Improvement is such a critical part of hosting because hosting can devolve into rinse and repeat performances if you let it. Hosting is easy to learn and hard to master. You have to be willing to spend the time outside of work to get better. I put a lot of time into getting to know the players, coaches and fans so I could enrich the desk experience. Players and coaches gave me insight to share that was otherwise unobtainable to fans, and those same fans gave me insight into what they are most interested in hearing about. Review your VODs, ask your coworkers and colleagues for input and check in with your boss every now and again. Make sure the outside perspectives and constructive criticism help you to strengthen your own personal style, not mold you into someone generic.
What are the favorite titles you’ve worked events for, and your favorite game in general?
My favorite title I’ve worked for is Call of Duty! My favorite game is Final Fantasy 11 (I love me that MMORPG grind). Really though, my favorite esport to watch is CS:GO. I had the pleasure of attending the ELEAGUE Major: Boston in 2018; watching the finals between Cloud9 and FaZe Clan was a real treat.
What did you do or maybe even aspire to before your foray into esports broadcasting?
The idea of working in the gaming industry was always a pipe dream of mine, I just didn’t think I had any skill sets or talents that would allow me to enter the industry. I worked in political journalism after college. I didn’t really have an aspiration and I fell into the job through a random opportunity I took when I was graduating and realized I wanted nothing to do with my major (finance) or any of its career paths. I didn’t love it enough to survive it, suffice to say.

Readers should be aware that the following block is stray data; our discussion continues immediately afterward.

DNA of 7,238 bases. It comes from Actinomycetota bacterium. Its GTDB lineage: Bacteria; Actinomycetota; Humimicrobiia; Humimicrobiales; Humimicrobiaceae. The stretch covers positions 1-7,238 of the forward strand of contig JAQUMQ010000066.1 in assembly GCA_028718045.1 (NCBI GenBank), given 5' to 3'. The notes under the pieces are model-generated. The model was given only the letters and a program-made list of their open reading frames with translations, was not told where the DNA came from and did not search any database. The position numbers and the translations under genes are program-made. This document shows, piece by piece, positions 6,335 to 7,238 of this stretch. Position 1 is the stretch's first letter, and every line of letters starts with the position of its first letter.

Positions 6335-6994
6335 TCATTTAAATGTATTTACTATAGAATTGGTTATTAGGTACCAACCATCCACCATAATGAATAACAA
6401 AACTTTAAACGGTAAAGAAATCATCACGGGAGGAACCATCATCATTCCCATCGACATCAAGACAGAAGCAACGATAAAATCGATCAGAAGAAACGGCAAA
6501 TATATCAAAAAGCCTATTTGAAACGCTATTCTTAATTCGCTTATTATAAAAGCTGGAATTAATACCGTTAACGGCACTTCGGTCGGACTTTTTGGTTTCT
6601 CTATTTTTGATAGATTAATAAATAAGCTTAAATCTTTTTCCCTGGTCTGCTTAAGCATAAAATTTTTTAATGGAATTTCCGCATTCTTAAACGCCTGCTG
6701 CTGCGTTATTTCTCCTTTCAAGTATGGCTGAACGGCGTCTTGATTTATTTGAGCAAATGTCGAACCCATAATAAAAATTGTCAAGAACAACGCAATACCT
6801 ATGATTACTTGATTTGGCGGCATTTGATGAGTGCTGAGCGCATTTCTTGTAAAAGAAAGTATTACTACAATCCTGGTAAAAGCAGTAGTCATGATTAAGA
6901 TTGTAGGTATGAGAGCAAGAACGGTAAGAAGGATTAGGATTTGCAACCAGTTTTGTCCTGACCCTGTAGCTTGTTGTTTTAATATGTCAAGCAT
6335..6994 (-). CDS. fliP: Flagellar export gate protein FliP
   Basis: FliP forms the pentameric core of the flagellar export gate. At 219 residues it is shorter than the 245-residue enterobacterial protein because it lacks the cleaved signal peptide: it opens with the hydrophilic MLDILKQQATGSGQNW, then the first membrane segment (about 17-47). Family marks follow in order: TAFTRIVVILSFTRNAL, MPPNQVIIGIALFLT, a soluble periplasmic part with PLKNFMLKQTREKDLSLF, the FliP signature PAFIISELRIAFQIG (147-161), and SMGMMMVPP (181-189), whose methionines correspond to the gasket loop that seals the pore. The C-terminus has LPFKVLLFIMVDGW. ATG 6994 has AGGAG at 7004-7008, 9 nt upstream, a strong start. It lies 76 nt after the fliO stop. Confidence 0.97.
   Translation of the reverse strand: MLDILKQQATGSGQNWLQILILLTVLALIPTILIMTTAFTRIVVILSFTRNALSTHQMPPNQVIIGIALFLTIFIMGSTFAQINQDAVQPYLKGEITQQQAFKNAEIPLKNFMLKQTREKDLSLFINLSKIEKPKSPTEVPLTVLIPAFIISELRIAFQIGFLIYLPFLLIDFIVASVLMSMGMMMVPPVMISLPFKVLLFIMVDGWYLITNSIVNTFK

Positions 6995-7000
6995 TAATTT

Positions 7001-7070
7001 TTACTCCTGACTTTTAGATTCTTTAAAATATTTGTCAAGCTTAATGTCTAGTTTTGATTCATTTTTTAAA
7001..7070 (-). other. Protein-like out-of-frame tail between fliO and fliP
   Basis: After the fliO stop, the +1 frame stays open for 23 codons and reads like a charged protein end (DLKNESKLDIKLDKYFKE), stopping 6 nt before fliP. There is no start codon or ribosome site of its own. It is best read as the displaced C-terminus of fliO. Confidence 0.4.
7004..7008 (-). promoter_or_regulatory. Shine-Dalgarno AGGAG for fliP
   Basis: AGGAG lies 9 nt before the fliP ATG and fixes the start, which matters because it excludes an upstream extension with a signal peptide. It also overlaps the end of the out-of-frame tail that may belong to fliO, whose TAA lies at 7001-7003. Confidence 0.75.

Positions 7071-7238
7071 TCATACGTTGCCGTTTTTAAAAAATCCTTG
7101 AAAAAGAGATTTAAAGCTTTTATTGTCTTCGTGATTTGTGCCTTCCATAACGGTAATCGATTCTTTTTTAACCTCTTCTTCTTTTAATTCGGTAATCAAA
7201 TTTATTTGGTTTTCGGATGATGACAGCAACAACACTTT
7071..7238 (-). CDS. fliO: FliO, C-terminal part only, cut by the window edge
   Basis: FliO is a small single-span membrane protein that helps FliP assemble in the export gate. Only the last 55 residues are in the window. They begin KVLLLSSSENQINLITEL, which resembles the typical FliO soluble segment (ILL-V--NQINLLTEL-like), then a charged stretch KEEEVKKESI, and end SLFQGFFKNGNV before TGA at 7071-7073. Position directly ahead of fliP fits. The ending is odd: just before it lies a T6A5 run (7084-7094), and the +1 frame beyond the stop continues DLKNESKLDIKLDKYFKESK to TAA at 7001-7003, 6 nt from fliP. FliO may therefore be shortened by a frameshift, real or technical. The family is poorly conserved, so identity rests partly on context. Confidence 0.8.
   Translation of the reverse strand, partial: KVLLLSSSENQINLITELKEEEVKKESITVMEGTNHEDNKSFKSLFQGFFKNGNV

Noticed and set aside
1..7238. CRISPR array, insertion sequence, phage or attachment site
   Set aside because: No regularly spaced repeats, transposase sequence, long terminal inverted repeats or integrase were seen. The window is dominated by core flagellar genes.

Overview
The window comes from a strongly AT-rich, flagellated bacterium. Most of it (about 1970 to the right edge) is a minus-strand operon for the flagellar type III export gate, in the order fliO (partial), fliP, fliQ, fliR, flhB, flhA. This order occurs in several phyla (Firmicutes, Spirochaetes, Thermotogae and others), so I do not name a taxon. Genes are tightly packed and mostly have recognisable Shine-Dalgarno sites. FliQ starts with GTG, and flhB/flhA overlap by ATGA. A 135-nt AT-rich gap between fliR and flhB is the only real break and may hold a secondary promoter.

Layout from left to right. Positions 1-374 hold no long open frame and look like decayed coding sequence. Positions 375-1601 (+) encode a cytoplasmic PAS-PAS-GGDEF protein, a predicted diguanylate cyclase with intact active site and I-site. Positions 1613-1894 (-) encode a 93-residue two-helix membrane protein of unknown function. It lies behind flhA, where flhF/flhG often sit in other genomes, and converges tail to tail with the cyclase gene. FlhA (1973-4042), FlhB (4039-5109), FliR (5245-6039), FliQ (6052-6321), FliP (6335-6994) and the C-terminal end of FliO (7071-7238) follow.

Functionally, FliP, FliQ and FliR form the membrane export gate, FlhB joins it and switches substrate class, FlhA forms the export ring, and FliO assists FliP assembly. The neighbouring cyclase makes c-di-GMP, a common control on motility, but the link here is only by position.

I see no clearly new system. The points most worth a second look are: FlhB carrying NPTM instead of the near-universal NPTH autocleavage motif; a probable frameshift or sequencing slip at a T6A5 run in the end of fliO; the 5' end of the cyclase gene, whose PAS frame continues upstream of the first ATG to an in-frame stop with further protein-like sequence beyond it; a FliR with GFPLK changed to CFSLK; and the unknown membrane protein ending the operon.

Bringing the focus back to “COVID craziness”, are there any side hustles you work on while we all longingly yearn for live events to come back safely? You have your Twitch stream, is that your primary focus outside of broadcasting?
Ha! I love my stream and the support I receive is incredible. It is my primary focus outside of broadcasting, but I do written work for Call of Duty League as well!
We are in a position where it’s quite difficult for any but heavily established individuals in your field to land gigs. Do you have any suggestions on how those who aspire to walk in your footsteps should hone their skills in the meantime?
It’s all about networking. Don’t be afraid to send someone a DM, email or message. The worst thing they’ll say is “no” and even if they do, you are now on their radar. Please be authentic, though; folks can sniff out ladder climbers a mile away. For better or for worse, recommendations from established talent go a LONG way.
Thank you again for taking your time out to answer this interview. The floor is yours for any final things you’d like to say, shoutouts, etc.
Thank you for having me, the pleasure is all mine! If anyone ever has questions for me please don’t hesitate to DM me or swing by my stream! Stay safe, stay healthy and wear a mask :)
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Feature image courtesy: MLG